President Oscar Arias visited the Caribbean port region yesterday during his first trip to the area since a disastrous chemical fire took two lives and dumped pollutants into the surrounding environment.
During the trip, Arias toured the site of the fire with Ricardo Sancho, executive director of the National Water and Sewer Institute (AyA), and Lidieth Carballo, the Vice-Minister of Health. They were joined by Norma Roldán, legal representative of Químicos Holanda Costa Rica S.A., the company that owned the chemical storage plant that burned down.
On Dec. 13, an explosion ripped through the plant, built less than 75 meters from springs that supplied 20,000 residents with drinking water (TT, Dec. 15, 2006). Flames several stories tall shot upward as emergency workers battled the blaze. It took more than 11 hours to extinguish.
After their tour, Arias and Sancho told reporters that the water in the Moín spring – quarantined since the day of the fire – does not contain contaminants and is suitable for human consumption, though the institute will be conducting a final analysis this weekend, according to a statement from Casa Presidencial.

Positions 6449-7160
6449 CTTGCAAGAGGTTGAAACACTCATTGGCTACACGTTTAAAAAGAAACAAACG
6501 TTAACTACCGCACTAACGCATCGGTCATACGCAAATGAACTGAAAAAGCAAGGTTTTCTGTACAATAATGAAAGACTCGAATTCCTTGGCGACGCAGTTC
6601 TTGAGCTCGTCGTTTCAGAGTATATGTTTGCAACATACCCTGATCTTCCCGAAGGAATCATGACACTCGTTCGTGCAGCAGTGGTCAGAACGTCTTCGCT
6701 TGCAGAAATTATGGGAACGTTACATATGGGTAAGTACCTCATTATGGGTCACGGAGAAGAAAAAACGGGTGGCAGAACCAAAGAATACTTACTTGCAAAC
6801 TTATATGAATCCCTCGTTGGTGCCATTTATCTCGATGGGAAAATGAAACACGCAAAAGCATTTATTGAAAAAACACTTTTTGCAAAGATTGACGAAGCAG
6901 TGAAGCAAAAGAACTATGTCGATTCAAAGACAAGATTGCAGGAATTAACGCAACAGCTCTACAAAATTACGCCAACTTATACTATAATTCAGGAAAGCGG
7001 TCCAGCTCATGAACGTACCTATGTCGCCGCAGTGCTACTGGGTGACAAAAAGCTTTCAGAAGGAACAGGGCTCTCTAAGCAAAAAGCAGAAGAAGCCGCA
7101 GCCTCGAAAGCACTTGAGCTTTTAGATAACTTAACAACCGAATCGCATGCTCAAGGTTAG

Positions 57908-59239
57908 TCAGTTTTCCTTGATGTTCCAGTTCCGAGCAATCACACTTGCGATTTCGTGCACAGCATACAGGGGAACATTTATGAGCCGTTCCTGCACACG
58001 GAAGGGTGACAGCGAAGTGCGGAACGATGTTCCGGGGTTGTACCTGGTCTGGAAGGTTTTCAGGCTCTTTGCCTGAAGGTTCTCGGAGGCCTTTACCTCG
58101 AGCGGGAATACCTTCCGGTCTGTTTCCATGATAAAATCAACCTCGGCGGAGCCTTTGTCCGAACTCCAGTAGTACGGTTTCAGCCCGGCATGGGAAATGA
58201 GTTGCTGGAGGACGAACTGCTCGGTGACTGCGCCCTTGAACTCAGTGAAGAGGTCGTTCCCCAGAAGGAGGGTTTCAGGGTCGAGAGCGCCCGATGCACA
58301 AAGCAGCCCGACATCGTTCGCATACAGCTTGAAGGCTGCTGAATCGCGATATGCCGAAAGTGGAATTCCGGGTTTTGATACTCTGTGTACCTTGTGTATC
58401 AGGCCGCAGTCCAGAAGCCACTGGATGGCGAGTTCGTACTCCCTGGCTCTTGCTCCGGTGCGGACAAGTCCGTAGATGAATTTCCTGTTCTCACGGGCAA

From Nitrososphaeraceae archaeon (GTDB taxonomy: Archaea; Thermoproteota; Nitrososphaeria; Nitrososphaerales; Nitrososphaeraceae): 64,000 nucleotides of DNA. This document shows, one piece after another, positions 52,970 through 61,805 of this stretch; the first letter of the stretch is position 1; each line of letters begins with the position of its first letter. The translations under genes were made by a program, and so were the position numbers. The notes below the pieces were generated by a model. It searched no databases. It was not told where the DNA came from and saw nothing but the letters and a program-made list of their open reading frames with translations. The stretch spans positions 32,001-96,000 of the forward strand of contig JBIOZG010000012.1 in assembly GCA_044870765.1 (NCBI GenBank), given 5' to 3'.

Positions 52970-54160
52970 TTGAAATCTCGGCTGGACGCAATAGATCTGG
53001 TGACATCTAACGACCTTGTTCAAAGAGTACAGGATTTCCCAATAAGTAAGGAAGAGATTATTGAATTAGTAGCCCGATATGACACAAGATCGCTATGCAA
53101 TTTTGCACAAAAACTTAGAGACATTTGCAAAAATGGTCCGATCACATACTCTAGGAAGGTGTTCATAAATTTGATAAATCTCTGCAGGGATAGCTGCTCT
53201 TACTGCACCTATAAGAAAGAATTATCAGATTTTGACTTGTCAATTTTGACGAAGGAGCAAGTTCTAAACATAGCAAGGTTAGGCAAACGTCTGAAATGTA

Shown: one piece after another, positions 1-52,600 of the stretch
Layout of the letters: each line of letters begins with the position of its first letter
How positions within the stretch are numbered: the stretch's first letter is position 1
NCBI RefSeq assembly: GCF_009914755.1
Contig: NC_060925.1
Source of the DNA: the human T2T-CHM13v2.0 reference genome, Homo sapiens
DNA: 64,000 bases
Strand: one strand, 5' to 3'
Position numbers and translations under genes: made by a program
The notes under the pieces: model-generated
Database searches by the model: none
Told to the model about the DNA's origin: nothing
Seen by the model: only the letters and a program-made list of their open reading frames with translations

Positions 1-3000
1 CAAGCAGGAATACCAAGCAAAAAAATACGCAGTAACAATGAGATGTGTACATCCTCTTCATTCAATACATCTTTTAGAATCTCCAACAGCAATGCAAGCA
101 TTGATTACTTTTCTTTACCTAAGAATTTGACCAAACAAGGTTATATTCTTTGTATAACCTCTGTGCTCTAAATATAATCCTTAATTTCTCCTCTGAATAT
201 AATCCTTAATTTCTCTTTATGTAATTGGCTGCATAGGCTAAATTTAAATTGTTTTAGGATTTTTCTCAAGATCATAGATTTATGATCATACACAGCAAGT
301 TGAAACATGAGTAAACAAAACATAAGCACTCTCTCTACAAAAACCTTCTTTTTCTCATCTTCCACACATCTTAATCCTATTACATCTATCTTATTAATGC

Of the 20,000 area residents who had their water service cut, all but 2,000 have had it restored.
While authorities have announced that the company – owned by a German multinational that had a similar fatal blaze occur last year at a chemical plant in Spain – will not be allowed to reopen in the same location, it appears it would be allowed elsewhere in the country once it has the proper permits and approved environmental-impact studies, the daily La Nación reported.
Meanwhile, the National Emergency Commission (CNE) has been charged with inspecting other chemical plants to see if their safety measures are up to par, and creating a contingency plan for responding to emergencies like the Moín fire.